In short, if we are going to meaningfully address our economic problems we need to begin looking critically at how capitalist accumulation dynamics actually work. Trying to emulate so-called success stories is not the way to go.
There is big trouble brewing in Europe. John Ross, in his blog Key Trends in the World Economy, highlights this brewing crisis in a series of charts, some of which I repost below.
Chart 1 (below) shows the extent of the recovery from the recent economic crisis in the U.S., the EU, and Japan. While the U.S. GDP has finally regained its past business cycle peak, the same cannot be said for Europe (or Japan). As of the 3rd quarter 2011, EU GDP was still 1.7% below its previous business cycle peak. The Eurozone was 1.9% below.
Recent GDP estimates for the 4th quarter show European GDP once again contracting, which strongly suggests that the region is headed back into recession without having regained its previous business cycle peak. This development implies that Europe faces serious stagnationist pressures.
Chart 2 (below) looks at the growth record for the 5 largest European economies. Germany has regained its previous GDP peak. France is making progress toward that end. These two countries account for 36.2% of European GDP. However, things are quite different for the UK, Italy and Spain. These three countries account for 34.7% of European GDP and not only do they each remain far below their respective previous GDP peaks, their economies are once again heading downward.
Chart 3 (below) highlights the economic performance of the three countries which have received the most media attention because of fears that their governments will be unable to repay their respective debts. They are clearly in trouble, adding to the downward pressure on European GDP. However, despite all the attention paid to them, their combined economies are only one-eighth the size of the combined economies of the UK, Italy and Spain.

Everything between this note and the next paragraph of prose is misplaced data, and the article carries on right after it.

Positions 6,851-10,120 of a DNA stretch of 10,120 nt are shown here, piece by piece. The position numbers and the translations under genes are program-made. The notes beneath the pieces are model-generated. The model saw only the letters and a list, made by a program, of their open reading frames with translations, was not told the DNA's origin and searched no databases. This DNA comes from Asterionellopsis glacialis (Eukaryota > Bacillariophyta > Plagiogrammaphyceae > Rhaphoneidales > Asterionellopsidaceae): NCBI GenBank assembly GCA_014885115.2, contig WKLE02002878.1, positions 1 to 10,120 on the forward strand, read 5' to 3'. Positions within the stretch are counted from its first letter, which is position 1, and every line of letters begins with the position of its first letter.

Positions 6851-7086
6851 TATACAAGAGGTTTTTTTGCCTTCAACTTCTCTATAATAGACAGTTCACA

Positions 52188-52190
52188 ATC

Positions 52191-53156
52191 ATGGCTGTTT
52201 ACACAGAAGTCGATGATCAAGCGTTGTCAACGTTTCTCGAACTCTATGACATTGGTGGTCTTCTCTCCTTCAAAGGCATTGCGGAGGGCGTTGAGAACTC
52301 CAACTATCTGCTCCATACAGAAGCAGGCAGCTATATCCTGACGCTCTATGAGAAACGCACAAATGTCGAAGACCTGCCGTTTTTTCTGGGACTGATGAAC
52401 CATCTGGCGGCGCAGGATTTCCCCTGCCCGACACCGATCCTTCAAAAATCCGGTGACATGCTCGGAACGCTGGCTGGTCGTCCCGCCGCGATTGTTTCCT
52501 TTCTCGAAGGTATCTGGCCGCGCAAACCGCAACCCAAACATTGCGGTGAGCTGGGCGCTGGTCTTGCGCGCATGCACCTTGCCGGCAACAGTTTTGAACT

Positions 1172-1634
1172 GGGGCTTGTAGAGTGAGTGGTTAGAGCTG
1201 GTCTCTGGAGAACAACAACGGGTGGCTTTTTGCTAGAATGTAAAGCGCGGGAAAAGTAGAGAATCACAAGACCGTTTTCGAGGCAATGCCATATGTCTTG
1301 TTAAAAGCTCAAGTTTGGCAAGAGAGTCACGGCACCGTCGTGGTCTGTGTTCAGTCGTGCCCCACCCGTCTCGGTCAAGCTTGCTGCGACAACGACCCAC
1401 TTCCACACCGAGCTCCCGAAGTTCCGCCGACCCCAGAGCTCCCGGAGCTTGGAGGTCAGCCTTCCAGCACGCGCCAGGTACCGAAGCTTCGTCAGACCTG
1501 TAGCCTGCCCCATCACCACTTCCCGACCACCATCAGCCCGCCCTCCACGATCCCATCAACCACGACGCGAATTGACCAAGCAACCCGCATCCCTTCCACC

Charts 4 and 5 (below) highlight the fact that economic trends are also dire throughout much of Eastern Europe.
The take-away is that European economic problems are not limited to a few smaller countries. Some of the largest are also performing poorly and apparently headed back into recession without ever having regained their past business cycle peaks. It is hard to see Europe escaping recession. And it is hard to see the U.S., Asia, and Africa escaping the consequences.
Sadly, despite predictions of a housing recovery, housing prices are still heading downward, at least according to the well respected S&P Case-Shiller Index. The most recent data, which takes the index through November, shows price declines of 1.3 percent for both the 10- and 20-City Composites in November over October. The two Composites posted annual returns of -3.6% and -3.7% versus November 2010, respectively (see chart below).
The following chart looks at actual home values rather than their yearly price change. As of November 2011, average home prices across the United States were back to where they were in mid-2003. Measured from their June/July 2006 peaks through November 2011, the peak-to-current decline for both the 10-City Composite and 20-City Composite was -32.9%.